The latest course at Prager University explores a subject ripe for talk radio. The death penalty remains a steady area of interest for both the culture at large and ideologically driven radio programs.
"It's one of those issues that if you're a new talk show host and all you want to do is light up the lines, you can do abortion, gun control and capital punishment,” Prager tells Breitbart News.
The death penalty debate matters far more to Prager than just an easy radio show crutch.
"Keeping every murderer alive only cheapens human life because it belittles murder," he says in the course video. "When it come to the death penalty for murder, the gulf is unbridgeable between those of us who believe some murderers ... should be executed, and those who believe that no murderer ... should ever be put to death."
Prager University courses run roughly five minutes each. They're designed to be short, powerful and conclusive. The talk show host says he could do an entire series of lectures on capital punishment alone, but he feels confident he's hit the essential elements regarding the societal need for the death penalty.
Prager says he's evolved on various issues over the years, but his stance on capital punishment never wavers.
“It's one of the rare issues that the more experiences in life, the more knowledge, has not changed me intellectually or emotionally on this issue,” he says. “Every time another grotesque murder takes place, I get sick to my stomach.”
The arguments against the death penalty rarely change, and Prager says they're easily debunked.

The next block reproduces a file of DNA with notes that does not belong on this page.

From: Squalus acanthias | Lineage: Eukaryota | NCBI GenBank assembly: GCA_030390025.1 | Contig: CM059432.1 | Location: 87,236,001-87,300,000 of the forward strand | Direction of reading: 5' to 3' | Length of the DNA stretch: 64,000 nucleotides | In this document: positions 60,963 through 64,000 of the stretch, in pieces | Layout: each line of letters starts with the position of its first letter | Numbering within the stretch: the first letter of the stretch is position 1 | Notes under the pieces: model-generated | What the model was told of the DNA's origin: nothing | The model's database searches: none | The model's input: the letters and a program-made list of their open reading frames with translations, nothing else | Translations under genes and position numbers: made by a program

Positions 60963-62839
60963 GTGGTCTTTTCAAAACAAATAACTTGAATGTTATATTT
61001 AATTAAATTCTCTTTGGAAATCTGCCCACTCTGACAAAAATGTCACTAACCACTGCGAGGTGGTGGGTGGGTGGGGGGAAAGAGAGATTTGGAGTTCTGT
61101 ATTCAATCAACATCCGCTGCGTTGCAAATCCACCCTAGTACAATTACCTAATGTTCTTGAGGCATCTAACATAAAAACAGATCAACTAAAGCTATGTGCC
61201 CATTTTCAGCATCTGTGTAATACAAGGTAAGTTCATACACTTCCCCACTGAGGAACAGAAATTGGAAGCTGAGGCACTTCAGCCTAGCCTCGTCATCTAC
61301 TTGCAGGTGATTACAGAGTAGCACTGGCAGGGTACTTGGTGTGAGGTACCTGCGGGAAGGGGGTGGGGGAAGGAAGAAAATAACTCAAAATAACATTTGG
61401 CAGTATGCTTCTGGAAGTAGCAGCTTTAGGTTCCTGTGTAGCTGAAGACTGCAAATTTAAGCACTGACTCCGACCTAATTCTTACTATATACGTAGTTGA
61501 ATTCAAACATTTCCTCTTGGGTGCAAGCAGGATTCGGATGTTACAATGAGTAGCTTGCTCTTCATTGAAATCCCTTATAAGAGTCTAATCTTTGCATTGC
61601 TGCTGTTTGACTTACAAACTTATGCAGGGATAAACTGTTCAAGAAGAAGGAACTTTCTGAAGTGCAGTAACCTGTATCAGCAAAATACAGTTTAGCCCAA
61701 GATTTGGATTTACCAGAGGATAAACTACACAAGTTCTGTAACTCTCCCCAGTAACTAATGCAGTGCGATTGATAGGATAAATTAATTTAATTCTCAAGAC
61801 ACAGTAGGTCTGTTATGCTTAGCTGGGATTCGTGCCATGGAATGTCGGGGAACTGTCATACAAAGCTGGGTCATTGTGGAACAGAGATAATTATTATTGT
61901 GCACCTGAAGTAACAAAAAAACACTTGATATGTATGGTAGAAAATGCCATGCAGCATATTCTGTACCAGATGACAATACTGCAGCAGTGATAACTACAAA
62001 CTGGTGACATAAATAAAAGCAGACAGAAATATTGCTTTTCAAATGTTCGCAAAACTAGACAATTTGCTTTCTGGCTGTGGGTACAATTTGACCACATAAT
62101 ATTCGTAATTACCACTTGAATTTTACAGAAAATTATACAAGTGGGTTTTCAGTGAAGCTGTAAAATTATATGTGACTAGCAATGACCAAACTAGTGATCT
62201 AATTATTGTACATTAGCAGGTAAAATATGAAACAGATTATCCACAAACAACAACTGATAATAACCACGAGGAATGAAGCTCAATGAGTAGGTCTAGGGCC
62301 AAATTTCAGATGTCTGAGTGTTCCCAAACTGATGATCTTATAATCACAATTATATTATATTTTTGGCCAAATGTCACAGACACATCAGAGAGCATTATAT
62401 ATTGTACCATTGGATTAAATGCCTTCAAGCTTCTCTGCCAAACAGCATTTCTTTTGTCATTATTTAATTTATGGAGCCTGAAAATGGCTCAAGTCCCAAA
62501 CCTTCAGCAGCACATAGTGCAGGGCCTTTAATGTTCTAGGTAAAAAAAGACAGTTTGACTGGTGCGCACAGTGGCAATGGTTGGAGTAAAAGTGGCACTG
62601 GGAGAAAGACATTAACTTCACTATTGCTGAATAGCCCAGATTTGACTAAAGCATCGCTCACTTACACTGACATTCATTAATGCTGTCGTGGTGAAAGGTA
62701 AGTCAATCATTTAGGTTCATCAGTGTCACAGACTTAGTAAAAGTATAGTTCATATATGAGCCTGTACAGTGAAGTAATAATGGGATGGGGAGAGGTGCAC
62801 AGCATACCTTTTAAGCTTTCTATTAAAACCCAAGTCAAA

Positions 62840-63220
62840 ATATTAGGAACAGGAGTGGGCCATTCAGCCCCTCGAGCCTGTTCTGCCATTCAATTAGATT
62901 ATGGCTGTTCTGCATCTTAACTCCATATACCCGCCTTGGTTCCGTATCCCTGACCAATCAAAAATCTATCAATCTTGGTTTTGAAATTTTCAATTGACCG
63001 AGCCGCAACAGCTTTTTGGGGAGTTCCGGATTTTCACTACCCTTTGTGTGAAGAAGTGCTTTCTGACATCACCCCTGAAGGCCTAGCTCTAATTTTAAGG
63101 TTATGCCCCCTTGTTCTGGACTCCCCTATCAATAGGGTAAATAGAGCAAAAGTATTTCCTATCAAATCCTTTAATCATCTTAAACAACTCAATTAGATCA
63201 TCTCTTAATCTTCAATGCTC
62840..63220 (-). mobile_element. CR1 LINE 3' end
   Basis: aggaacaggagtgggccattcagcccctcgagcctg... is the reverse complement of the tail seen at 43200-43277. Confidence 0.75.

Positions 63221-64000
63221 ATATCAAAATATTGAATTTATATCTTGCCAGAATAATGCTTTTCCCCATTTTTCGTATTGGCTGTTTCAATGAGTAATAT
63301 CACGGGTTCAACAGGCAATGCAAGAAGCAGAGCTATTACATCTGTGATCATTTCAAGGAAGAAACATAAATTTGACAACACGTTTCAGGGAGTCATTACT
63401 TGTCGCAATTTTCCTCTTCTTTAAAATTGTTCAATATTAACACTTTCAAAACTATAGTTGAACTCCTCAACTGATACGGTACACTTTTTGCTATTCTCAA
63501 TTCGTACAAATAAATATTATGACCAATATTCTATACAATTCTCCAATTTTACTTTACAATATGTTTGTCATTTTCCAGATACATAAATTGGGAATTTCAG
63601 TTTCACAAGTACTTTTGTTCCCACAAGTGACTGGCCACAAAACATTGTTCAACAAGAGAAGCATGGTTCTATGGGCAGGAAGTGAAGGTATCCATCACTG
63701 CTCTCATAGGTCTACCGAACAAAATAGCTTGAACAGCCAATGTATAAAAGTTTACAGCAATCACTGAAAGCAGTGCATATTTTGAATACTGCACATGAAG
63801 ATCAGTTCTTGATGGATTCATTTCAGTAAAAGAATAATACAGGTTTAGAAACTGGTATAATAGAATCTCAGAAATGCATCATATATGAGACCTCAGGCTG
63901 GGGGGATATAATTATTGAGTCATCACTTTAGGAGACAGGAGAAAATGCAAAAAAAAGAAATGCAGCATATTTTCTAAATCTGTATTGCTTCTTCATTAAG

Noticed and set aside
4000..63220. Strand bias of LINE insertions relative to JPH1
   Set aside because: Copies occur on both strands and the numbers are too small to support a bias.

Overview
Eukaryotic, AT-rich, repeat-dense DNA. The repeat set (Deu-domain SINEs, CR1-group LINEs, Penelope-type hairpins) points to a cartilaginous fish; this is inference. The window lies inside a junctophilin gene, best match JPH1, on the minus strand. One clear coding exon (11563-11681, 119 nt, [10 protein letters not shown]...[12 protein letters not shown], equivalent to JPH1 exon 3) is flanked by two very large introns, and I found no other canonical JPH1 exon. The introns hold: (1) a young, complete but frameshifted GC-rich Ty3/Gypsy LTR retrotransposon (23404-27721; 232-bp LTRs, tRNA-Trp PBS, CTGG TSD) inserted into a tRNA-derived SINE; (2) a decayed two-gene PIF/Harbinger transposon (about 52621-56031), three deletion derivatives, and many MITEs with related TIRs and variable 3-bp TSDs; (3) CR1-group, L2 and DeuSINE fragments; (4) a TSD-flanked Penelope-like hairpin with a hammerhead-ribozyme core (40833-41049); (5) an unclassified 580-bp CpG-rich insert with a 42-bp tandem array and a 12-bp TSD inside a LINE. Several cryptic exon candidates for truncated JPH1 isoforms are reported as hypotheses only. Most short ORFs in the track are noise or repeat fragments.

“There are a handful of people who are true abolitionists,” he says. Those folks won't recommend the death penalty no matter how horrific the crime. Other anti-death penalty advocates trot out both the cost of the process and the possibility of the wrong person being put to death.
“I find this argument that it's costly to be truly immoral,” he says. “The abolitionists make us spend a fortune on appeals, then they says, 'look how expensive it is.'”
The latter scenario is certainly possible, Prager says, although given modern technology it's “become virtually impossible.” That doesn't mean you build social policy around such minute odds.
Others point to research studies indicating the death penalty doesn't serve as a deterrent, but Prager flatly rejects that data.
“Any study that concludes that is a phony study. I'd risk my reputation on that assertion,” he says, adding every other penalty serves as a deterrent. Why should the death penalty be any different?
The talk show host is agreeable by nature, and his syndicated radio program lacks the vitriol found in other political venues. He wishes his opponents on this issue could say the same. He sadly recalls a televised debate he had with former "M*A*S*H*" star Mike Farrell on capital punishment.
Prager is ashamed to admit he yelled during the exchange, but given the arguments leveled against him by the far-left actor it's understandable.
"You sit there and lick your lips about the death of a human being, you disgust me," Farrell railed against Prager.
"This is the level of discourse I frequently, not always, encounter," regarding capital punishment, he says.